The hemostatic changes associated with chronic liver failure have been extensively reviewed elsewhere.9,13-16  In short, the hemostatic profile of a patient with liver failure typically includes thrombocytopenia, reduced levels of coagulation factors and inhibitors, reduced levels of fibrinolytic proteins, and increased plasma levels of coagulation factor VIII and VWF. In addition, platelet function defects may be present, but the significance of these functional defects has been debated.17  Importantly, platelet procoagulant activity as assessed in thrombin-generation assays in platelet-rich plasma is fully preserved in patients with cirrhosis.18  Functional defects in the vitamin K–dependent coagulation factors as well as in the fibrinogen molecule do have physiologic relevance.19,20  Elevated levels of markers of platelet activation, thrombin and fibrin generation, and fibrinolysis are common in patients with liver disease, but because these proteins are cleared by the liver, elevated levels may indicate defective clearance rather than ongoing activation of platelets, coagulation, and fibrinolysis.21  Defective clearance presumably is mainly due to reduced hepatocyte mass, but reduced blood flow through the diseased liver may also contribute. Elevated plasma levels of these activation markers may also, in part, reflect actual ongoing low-grade disseminated intravascular coagulation, with concomitant activation of fibrinolysis.3,22,23  However, postmortem studies have shown little evidence of fibrin deposition in organs of patients with liver disease, which is the hallmark of disseminated intravascular coagulation.24 

It has to be noted that the etiologies of liver disease are diverse, and that there are differences in the hemostatic changes according to these etiologies. Specifically, the coagulopathy of acute liver failure differs to some extent from that of chronic liver failure, and within the group of chronic liver failure patients, there are particular differences between patients with cholestatic and noncholestatic liver disease. In patients with acute liver failure, thrombocytopenia is less common than in cirrhosis, the decrease in plasma levels of coagulation factors is more severe in acute liver failure, and fibrinolysis is particularly inhibited in acute liver failure, whereas normal or hyperfibrinolysis is present in cirrhosis.25,26  In patients with cholestatic liver disease the hemostatic balance is generally more preserved compared with patients with noncholestatic disease, which may be due to normal or even hyperreactive platelets, and better preserved plasmatic coagulation.27,28  The hemostatic changes of liver disease are summarized in Figure 1.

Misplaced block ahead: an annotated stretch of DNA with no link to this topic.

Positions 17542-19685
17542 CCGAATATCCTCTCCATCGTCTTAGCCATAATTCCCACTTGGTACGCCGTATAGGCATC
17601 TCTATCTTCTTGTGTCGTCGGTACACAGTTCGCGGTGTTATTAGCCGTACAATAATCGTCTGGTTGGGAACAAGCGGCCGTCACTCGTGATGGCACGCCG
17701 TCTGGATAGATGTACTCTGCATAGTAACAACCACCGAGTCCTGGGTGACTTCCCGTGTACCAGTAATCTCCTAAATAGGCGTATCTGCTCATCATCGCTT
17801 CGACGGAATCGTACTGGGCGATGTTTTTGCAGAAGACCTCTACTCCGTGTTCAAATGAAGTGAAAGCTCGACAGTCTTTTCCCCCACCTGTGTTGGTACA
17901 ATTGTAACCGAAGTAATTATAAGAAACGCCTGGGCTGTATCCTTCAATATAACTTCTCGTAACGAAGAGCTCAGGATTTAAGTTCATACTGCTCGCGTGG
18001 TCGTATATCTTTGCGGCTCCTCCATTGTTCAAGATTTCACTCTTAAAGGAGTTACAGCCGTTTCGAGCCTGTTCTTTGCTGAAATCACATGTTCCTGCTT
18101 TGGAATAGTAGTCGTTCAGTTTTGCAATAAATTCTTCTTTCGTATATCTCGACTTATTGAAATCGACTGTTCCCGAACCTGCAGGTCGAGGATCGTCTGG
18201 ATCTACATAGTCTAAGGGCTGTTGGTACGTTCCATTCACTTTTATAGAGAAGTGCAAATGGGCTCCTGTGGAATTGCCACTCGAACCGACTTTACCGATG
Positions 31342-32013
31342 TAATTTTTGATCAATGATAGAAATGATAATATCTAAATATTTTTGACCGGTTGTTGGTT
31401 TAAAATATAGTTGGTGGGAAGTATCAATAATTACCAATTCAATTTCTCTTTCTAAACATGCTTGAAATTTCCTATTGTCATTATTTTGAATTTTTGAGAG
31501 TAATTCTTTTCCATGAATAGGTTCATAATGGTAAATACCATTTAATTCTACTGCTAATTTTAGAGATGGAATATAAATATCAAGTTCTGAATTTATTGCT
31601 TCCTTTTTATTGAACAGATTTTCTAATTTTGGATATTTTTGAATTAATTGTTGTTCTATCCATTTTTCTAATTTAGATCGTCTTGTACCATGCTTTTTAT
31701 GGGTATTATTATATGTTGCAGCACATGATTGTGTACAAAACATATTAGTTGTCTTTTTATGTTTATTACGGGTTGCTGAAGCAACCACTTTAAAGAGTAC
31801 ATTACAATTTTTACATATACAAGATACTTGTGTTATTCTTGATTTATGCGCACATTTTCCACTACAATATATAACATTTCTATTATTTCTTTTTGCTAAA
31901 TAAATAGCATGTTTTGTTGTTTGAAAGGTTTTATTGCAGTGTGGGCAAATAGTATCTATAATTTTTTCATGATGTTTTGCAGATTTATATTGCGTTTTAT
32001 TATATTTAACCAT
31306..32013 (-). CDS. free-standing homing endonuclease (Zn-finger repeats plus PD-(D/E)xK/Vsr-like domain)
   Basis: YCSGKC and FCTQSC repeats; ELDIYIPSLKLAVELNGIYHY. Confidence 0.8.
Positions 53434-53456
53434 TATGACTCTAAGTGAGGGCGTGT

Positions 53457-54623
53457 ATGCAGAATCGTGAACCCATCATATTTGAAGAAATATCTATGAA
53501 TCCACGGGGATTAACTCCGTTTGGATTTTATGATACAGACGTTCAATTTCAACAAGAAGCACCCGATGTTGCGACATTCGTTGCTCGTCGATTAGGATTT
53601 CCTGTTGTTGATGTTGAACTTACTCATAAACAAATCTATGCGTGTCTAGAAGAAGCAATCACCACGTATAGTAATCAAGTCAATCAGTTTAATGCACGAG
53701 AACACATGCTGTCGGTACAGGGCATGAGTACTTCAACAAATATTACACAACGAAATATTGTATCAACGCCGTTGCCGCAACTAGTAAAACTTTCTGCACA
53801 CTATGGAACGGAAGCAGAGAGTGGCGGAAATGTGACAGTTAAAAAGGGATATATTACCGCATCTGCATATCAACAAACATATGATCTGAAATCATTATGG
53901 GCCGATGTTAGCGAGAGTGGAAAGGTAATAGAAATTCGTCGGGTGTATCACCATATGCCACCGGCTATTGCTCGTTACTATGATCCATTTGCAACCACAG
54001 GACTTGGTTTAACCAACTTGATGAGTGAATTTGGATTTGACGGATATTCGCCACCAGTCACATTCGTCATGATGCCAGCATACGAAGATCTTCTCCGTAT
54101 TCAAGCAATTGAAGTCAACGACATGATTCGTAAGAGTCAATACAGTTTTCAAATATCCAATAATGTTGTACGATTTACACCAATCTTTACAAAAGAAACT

Figure 1

Causes of the hemostatic changes in patients with liver disease. The multiple changes that either reduce or promote hemostasis can be attributed to 4 mechanisms. (1) A reduced synthetic capacity of the liver results in decreased levels of many proteins involved in hemostasis. Moreover, decreased hepatic synthesis of thrombopoietin contributes to thrombocytopenia. (2) Systemic intravascular coagulation results in consumption of platelets and hemostatic factors. (3) Systemic activation of endothelial cells results in increased release or production of hemostatic factors. (4) Increased platelet pooling in the enlarged spleen may contribute to thrombocytopenia.

Figure 1

Causes of the hemostatic changes in patients with liver disease. The multiple changes that either reduce or promote hemostasis can be attributed to 4 mechanisms. (1) A reduced synthetic capacity of the liver results in decreased levels of many proteins involved in hemostasis. Moreover, decreased hepatic synthesis of thrombopoietin contributes to thrombocytopenia. (2) Systemic intravascular coagulation results in consumption of platelets and hemostatic factors. (3) Systemic activation of endothelial cells results in increased release or production of hemostatic factors. (4) Increased platelet pooling in the enlarged spleen may contribute to thrombocytopenia.

Clinical evidence of a bleeding tendency in patients with liver disease